Beekeeping is on the rise, according to the Ballarat Regional Beekeepers, who are bringing bees back into urban Ballarat.
The hobby beekeeping club was host to more than 260 bee enthusiasts from across the state at the Victorian Beekeeping Clubs Conference on Saturday.
Ballarat welcomed beekeepers from as far as Mt Gambier, Shepparton and Sale to Mercure to hear from some of the countries most innovative beekeepers who are bringing bees to backyards and rooftops.
Founders of Melbourne City Rooftop Honey Vanessa Kwiatkowski and Mat Lumalasi shared their story of bringing bees into Melbourne’s city centre.
The pair look after 25 hives in the Melbourne’s CBD and 120 in the suburbs.
“Our first hives in the city were on top of restaurants so the food industry and the food scene really embraced what we were doing,” Mr Lumalasi said.
“The project has been running for about eight years. We have seen the growth in interest in bees being kept in an urban setting and having bees back in suburbia. It is not something new. It is something that was kind of old and has been new again,” Ms Kwiatkowski said.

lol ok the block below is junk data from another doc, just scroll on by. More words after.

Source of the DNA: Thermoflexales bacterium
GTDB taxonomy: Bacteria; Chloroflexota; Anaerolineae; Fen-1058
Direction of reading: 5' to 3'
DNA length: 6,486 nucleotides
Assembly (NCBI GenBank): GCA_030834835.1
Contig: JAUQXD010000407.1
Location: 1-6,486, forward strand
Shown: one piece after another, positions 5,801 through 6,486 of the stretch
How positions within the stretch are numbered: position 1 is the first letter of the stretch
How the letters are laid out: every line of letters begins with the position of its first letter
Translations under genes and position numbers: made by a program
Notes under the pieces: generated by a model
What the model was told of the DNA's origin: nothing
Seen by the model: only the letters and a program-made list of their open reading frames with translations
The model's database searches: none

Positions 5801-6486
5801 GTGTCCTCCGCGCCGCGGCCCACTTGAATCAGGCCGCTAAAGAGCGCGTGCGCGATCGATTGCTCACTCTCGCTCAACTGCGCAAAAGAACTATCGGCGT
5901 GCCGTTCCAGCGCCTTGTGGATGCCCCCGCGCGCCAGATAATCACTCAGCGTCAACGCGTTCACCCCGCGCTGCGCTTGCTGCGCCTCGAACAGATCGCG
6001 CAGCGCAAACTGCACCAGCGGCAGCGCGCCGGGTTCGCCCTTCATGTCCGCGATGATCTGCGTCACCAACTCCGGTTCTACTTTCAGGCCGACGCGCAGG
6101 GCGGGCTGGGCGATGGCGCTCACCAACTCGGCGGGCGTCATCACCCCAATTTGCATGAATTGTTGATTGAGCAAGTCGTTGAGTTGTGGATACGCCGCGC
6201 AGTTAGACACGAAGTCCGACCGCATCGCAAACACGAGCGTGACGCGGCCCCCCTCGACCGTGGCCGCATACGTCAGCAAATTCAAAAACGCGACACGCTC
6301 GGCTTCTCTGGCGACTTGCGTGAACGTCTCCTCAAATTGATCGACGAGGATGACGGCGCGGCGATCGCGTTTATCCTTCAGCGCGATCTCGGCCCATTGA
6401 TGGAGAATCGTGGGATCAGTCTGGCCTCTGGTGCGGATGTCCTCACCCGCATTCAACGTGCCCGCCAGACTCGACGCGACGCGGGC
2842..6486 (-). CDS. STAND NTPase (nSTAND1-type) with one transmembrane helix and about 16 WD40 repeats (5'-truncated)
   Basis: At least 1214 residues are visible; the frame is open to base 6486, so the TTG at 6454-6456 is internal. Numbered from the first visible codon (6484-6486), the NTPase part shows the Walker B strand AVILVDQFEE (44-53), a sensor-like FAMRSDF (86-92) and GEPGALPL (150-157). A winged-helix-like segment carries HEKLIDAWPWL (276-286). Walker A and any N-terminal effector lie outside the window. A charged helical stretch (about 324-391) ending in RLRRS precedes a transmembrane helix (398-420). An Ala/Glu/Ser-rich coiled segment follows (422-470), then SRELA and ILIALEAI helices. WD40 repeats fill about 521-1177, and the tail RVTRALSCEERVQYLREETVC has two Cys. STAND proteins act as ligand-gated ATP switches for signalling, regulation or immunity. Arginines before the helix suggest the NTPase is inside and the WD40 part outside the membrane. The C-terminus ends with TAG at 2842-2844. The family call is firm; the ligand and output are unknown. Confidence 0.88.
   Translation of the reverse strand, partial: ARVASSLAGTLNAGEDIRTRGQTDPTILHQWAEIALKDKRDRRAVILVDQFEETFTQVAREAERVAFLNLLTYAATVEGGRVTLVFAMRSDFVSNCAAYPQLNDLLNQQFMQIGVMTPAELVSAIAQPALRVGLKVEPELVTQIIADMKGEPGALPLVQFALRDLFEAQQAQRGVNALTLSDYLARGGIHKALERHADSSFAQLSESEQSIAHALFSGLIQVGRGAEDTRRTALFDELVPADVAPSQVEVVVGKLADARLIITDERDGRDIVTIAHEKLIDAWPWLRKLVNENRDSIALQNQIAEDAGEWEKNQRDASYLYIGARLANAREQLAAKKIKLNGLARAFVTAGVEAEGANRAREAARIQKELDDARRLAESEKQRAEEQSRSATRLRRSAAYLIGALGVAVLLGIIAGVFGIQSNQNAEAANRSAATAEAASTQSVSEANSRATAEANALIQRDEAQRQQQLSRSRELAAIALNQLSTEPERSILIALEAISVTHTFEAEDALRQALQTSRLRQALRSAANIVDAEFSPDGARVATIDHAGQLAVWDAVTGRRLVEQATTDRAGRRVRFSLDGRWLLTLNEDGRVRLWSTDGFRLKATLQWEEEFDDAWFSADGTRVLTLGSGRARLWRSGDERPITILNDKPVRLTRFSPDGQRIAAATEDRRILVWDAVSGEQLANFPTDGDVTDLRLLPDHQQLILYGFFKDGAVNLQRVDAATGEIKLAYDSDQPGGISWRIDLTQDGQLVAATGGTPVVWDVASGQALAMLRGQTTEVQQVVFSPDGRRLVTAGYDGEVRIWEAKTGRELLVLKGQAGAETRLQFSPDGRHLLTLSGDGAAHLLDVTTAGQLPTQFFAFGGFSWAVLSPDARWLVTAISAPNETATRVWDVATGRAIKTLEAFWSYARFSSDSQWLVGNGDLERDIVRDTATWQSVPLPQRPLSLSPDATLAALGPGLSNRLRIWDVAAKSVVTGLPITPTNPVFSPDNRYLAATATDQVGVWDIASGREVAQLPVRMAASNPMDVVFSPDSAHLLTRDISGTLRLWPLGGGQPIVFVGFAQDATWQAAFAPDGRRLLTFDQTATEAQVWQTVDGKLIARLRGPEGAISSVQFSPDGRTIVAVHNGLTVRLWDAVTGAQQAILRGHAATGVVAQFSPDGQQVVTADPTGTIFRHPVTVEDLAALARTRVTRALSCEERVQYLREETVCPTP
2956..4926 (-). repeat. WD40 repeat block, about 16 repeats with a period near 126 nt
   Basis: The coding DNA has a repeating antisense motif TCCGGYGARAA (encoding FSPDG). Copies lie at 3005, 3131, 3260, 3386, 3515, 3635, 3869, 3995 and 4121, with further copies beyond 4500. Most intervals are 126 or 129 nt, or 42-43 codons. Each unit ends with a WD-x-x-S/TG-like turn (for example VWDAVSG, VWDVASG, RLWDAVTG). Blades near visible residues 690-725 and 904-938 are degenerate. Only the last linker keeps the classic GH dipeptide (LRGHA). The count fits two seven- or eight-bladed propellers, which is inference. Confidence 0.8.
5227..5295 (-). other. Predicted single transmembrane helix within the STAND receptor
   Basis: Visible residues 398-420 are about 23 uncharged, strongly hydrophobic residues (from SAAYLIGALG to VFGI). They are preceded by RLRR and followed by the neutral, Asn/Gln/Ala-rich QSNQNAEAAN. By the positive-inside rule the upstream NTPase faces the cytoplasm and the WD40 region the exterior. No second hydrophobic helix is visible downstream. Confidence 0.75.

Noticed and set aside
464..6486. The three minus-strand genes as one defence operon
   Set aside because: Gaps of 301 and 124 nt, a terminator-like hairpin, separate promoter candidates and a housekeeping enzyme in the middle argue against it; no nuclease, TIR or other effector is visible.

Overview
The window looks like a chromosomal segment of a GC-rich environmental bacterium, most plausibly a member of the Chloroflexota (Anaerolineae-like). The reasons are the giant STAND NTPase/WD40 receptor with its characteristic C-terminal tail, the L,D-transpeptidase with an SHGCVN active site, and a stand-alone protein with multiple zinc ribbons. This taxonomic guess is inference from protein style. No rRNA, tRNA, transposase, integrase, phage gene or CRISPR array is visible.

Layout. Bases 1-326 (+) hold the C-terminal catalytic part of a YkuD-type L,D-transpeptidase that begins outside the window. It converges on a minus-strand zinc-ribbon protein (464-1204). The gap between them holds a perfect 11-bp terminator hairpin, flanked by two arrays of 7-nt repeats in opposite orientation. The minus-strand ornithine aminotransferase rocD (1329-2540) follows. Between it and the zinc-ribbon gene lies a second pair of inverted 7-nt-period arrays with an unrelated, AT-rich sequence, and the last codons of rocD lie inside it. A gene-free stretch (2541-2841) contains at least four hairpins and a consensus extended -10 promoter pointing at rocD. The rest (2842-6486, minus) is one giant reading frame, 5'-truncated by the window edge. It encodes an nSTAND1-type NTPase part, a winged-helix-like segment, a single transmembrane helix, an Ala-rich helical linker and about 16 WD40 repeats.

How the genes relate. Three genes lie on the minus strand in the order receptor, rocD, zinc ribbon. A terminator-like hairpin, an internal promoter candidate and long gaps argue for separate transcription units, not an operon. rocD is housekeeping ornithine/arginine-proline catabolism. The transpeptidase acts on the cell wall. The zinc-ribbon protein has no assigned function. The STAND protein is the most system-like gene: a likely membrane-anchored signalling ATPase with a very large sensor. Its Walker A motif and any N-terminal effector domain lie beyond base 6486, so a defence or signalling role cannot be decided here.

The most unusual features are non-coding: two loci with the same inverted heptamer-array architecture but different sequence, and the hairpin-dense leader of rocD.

“People want to know the story of where their food comes from as well as connecting with nature. There has been the realisation that being in a natural environment is good for us in amongst our cities.
If we are going to have greener sustainable cities, bees and pollinators play a huge role and are super important, so they need to be included not excluded.- Vanessa Kwiatkowski, Melbourne City Rooftop Honey
Rooftop beekeeping is something that can be modelled in Ballarat’s CBD.
Doug Purdie from Sydney based company The Urban Beehive said its also something that can be adapted to the Ballarat backyard, but encourages those who are not interested in beekeeping to help in other ways.
“Housing blocks are becoming a lot smaller and the big gardens are being destroyed. We need more people to think about planting things that flower which is the food that we need for insects, birds and bees,” he said.
But conference facilitator and host of ABC’s Gardening Australia Costa Georgiadis sees a bigger potential for the little creatures.
“Bees are a real pocket sized educator,” he said.
“These little creatures can lead people into the importance of pollination and how pollination is critical for food and food is critical in terms of urban agriculture and the future of food security.”
There are around 7600 registered beekeepers in Victoria, with recreational or hobbyist beekeepers making up 88 per cent. The Ballarat club has gained 100 members in the three years since its formation.
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